A new and updated Congressional Research Service report has said that the outcomes of the Bush administration's policies toward Pakistan since 9/11, "while not devoid of meaningful successes, have neither neutralised anti-Western militants and reduced religious extremism in that country, nor have they contributed sufficiently to the stabilisation of neighbouring Afghanistan."
The report titled, 'Pakistan and Terrorism' and authored by K Alan Kronstadt, specialist in Asian Affairs in the Foreign Affairs, Defence, and Trade Division of the CRS -- considered the think tank of the US Congress -- noted that consequently, "Many observers thus urge a broad re-evaluation of such policies."
It said that while Pakistan has been vital in the US-led global war on terror in Afghanistan, "Yet a resurgent Taliban today operates in southern and eastern Afghanistan with the benefit of apparent sanctuary in parts of Western Pakistan."
The report also spoke of Washington's increasing concern that "members of Al Qaeda, its Taliban supporters, and other Islamist militants find safe haven in Pakistani cities such as Quetta and Peshawar, as well as in the rugged Pakistan-Afghanistan border region."
According to the report, Al Qaeda militants have also made "alliances with indigenous Pakistani terrorist groups that have been implicated in both anti-Western attacks in Pakistan and terrorism in India."
"In fact, Pakistan's struggle with militant Islamist extremism appears for some to have become a matter of survival for that country," it said and added, "as more evidence arises exposing Al Qaeda's deadly new alliance with indigenous Pakistani militants -- and related conflict continues to cause death and disruption in Pakistan's western regions -- concern about Pakistan's fundamental political and social stability has increased."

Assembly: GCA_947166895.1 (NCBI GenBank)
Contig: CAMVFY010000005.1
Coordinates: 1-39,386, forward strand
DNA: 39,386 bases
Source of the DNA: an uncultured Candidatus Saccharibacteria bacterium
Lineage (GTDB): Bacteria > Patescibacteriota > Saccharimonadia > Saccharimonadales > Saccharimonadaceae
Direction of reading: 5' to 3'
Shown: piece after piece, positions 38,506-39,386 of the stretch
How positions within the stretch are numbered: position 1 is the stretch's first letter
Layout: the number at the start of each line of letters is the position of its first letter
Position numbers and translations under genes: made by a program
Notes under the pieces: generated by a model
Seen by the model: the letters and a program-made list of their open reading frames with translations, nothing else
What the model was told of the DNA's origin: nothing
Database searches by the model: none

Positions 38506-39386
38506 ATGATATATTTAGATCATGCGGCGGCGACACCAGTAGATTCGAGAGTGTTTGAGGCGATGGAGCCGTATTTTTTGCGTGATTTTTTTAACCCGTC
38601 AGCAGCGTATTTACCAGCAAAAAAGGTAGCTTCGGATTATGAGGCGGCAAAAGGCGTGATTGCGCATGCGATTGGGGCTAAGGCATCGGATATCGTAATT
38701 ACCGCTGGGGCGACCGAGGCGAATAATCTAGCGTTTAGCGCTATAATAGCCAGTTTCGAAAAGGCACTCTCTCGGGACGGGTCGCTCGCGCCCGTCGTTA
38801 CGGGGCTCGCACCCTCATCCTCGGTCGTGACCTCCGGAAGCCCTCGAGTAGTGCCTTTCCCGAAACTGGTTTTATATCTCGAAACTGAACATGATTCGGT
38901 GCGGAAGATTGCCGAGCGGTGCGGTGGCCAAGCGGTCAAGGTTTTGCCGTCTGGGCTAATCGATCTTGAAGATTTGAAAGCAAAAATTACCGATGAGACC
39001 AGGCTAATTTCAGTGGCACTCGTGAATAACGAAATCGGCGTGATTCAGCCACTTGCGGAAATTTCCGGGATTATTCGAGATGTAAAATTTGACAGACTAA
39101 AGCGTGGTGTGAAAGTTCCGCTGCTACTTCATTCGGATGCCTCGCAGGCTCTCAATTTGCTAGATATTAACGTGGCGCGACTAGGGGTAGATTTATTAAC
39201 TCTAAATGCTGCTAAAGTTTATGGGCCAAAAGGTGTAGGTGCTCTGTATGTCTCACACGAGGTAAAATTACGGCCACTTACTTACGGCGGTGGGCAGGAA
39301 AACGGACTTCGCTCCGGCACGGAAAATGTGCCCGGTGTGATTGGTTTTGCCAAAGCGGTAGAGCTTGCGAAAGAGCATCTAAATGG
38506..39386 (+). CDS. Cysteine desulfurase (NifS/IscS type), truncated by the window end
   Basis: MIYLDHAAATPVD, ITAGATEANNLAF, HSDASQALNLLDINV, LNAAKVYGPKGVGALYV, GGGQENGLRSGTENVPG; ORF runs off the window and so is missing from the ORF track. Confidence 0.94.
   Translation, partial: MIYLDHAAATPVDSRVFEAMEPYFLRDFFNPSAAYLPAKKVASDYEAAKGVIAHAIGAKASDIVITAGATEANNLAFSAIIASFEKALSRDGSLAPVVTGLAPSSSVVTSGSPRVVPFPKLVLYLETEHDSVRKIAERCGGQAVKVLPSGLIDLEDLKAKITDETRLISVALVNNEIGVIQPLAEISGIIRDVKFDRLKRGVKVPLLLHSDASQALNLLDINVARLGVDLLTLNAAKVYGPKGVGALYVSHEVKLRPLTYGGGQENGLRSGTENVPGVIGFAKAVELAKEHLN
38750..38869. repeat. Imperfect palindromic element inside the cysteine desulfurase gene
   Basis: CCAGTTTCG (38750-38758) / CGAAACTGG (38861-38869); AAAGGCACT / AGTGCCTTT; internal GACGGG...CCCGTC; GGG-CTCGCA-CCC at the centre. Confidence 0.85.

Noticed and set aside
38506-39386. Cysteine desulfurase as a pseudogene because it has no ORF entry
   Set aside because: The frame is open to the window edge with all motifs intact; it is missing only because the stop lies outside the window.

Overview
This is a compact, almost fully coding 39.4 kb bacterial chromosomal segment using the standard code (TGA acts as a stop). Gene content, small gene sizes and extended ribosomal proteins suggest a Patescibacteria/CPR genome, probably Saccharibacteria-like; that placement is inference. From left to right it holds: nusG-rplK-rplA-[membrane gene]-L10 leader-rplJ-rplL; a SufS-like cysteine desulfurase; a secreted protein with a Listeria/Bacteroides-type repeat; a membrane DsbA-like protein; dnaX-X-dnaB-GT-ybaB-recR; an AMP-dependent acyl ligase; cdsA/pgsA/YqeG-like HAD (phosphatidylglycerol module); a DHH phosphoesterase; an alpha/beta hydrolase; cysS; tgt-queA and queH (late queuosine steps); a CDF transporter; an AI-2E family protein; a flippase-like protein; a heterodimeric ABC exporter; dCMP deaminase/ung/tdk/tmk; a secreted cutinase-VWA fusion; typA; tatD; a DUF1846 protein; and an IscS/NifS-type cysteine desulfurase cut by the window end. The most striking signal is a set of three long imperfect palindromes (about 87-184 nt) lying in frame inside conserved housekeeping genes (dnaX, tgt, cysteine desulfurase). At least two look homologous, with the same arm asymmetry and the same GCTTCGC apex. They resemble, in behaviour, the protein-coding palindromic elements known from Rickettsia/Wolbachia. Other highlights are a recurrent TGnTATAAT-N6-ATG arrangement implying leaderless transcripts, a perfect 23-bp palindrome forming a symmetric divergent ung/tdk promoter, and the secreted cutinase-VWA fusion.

Taking exception to the remark by President Bush in his January 2007 State of the Union Address where he said, "We didn't drive Al Qaeda out of their safe haven in Afghanistan only to let them set up a new safe haven in a free Iraq," the report said that an increasing consensus among many observers is that "an American preoccupation with Iraq has contributed to allowing the emergence of new Al Qaeda safe havens in western Pakistan."
It recalled that in January 2007, in a Senate testimony assessing global threats, the outgoing director of National Intelligence and current Deputy Secretary of State John Negroponte, "captured in two sentences the dilemma Pakistan now poses for US policy makers," when he told lawmakers that "Pakistan is a frontline partner in the war on terror, (but) nevertheless, it remains a major source of Islamic extremism and the home for some top terrorist leaders."
The report from the CRS, considered the think tank of the US Congress, pointed out how Negroponte identified Al Qaeda as "the single greatest terrorist threat to the United States and its interests," and his warning that the organisation's "core elements maintain connections and relationships that radiate outward from their leaders' secure hideouts in Pakistan."
According to the report, this latter reference by Negroponte was possibly the strongest such statement any senior Bush administration official has made, and pointed out that, ever since, several administration officials, US military commanders, and senior US Senators had issued "further incriminating statements about Pakistan's assumed status as a terrorist base and the allegedly insufficient response of the Islamabad government."
Another concern for the US was the ongoing "cross-border infiltration" of Islamic militants who go over the Indian border to engage in terrorist acts there.
The report said it was the opinion of many analysts that such activities are "conceptually inseparable from the problem of Islamist militancy in western Pakistan and in Afghanistan."
It also pointed out that many experts have rejected the attempts of the Pakistani government and others who have tried to distinguish between US- and India-designated terrorist groups fighting in Kashmir and those fighting in western Pakistan and Afghanistan.
"Numerous experts raise questions about the determination, sincerity, and effectiveness of Pakistani government efforts to combat religious extremists," the report said, and noted that many Western experts "express concerns about the implications of maintaining present US policies toward the region, and about the efficacy of Islamabad's latest strategy, which appears to seek reconciliation with pro-Taliban elements."